Next, mount the parts on the chassis. The first stage of the amplifier is mounted at the front of the chassis and the other two follow along the side with the push-pull stage being at the back. Flea clips are used to hold the transistors; they also act as binding posts. As a result, the usual rectangular holes for sockets do not have to be drilled. Three clips are used for each transistor. Mark the flea clip that holds the collector (C) of each transistor with a spot of red nail polish or paint so that you will be sure to connect the transistor with its proper polarity.

Insert the leads of the components into the holes in the chassis. Bend them slightly so they will stay in place. Now you can begin the soldering. Check the schematic carefully as you perform this operation. Be sure that the color coding on the leads of the transformer are correct to avoid oscillation. Another cause of oscillation is neglecting to ground the black lead on the output transformer. Solder this wire to a ground on the chassis and run a wire from there to the speaker. A solder joint on the frame of the speaker will not work. Check also for correct polarity on the electrolytic condensers.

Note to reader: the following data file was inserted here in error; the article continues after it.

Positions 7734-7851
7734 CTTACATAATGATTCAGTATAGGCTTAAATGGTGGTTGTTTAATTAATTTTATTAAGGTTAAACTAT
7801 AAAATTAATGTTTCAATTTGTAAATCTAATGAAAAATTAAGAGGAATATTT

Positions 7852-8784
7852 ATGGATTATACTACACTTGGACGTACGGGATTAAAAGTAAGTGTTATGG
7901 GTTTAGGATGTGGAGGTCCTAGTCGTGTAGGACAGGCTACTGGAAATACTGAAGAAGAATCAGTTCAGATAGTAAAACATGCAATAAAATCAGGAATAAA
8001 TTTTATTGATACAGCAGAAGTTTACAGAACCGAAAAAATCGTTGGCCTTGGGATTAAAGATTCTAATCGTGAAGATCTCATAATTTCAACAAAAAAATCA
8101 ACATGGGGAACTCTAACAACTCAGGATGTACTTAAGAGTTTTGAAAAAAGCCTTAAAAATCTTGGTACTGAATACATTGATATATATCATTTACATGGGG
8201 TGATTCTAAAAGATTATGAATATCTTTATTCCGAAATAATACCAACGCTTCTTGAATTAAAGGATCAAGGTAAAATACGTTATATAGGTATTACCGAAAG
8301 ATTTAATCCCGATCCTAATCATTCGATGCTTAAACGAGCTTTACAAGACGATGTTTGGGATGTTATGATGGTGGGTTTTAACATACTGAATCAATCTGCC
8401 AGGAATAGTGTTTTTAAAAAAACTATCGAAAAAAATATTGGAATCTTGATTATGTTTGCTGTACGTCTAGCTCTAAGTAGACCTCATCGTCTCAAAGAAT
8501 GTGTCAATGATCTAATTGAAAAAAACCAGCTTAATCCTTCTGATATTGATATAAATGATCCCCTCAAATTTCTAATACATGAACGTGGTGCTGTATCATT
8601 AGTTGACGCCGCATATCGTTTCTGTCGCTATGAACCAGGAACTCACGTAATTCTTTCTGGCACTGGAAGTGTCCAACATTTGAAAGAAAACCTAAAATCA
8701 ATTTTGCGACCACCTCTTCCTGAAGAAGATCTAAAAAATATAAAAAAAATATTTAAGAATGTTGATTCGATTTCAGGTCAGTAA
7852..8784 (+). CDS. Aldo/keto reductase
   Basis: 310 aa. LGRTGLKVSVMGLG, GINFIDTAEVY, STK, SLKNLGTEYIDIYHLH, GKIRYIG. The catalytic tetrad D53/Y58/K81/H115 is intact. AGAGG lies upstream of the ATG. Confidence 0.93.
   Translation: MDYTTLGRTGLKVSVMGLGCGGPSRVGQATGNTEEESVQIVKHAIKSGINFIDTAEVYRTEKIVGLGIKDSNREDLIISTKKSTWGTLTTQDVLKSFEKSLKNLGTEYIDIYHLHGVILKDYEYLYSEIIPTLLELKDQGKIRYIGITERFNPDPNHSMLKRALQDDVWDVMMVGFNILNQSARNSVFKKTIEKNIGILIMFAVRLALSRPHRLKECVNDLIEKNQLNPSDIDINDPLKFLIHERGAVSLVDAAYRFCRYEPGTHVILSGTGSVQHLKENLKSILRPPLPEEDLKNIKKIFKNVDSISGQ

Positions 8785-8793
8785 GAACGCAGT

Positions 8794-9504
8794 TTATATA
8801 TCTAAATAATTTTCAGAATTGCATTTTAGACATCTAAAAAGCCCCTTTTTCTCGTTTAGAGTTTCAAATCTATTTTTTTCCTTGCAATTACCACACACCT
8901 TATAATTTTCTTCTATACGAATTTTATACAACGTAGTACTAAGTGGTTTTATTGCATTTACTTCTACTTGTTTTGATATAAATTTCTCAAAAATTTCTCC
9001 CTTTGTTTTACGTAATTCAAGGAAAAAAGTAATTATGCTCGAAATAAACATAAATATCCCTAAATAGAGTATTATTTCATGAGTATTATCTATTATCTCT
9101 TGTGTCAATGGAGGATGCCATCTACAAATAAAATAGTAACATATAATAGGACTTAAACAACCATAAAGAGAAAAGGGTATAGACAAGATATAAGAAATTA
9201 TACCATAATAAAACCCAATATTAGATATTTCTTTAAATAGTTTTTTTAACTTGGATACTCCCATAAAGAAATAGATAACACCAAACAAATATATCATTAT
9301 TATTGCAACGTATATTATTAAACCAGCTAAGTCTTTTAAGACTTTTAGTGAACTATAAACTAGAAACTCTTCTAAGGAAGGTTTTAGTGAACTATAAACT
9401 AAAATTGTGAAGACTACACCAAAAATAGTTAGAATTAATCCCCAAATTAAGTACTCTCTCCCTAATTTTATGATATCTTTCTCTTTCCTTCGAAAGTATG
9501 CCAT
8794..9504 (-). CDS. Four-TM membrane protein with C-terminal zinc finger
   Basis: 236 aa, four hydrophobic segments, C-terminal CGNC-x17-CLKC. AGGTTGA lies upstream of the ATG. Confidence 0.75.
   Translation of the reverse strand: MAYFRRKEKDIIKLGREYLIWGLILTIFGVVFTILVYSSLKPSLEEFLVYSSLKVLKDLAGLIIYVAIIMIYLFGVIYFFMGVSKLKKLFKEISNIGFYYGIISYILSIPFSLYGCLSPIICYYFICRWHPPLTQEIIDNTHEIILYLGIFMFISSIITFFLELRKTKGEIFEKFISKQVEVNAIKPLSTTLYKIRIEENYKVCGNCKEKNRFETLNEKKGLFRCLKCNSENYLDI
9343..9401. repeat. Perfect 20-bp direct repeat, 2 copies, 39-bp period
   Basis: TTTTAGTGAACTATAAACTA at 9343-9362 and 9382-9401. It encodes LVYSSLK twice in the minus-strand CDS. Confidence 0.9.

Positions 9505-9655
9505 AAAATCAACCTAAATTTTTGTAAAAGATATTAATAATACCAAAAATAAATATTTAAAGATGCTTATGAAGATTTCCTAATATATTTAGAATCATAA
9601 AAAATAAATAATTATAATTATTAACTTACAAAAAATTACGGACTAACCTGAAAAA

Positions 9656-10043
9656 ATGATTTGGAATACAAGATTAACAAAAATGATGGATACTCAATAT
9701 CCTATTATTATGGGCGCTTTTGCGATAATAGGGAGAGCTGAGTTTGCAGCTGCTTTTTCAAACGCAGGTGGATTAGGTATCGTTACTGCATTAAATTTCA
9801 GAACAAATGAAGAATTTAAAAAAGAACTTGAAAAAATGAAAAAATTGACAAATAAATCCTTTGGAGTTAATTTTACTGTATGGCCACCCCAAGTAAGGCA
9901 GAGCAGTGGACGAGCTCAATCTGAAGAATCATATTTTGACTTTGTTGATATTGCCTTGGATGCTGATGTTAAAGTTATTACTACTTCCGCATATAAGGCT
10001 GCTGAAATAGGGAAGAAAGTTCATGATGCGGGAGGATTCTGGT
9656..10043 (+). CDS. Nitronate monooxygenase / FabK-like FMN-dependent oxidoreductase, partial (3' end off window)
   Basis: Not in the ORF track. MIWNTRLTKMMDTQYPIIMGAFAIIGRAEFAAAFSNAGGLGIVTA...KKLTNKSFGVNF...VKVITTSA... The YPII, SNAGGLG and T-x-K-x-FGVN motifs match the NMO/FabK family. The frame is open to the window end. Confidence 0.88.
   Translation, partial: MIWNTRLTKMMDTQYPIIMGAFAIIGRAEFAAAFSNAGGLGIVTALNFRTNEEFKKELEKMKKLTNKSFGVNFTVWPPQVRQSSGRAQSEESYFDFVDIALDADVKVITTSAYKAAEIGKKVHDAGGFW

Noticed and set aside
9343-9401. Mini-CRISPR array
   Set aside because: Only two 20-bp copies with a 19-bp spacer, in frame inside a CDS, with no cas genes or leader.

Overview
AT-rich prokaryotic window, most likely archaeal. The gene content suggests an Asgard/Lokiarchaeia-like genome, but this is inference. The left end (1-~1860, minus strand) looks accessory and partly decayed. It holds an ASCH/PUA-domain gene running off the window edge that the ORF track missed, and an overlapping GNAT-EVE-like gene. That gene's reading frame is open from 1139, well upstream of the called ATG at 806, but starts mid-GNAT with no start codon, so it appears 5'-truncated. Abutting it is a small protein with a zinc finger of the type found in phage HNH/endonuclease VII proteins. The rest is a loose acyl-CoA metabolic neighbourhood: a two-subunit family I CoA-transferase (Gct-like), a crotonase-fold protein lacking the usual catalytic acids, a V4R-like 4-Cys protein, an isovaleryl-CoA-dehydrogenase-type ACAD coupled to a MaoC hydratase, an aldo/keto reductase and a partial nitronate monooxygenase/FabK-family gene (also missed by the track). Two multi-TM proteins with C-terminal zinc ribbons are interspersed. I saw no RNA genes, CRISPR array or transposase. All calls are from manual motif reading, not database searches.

Before testing the amplifier go over the schematic again to be sure that all connections are correct. A few minutes spent checking at this time may save you the trouble of later replacing a transistor.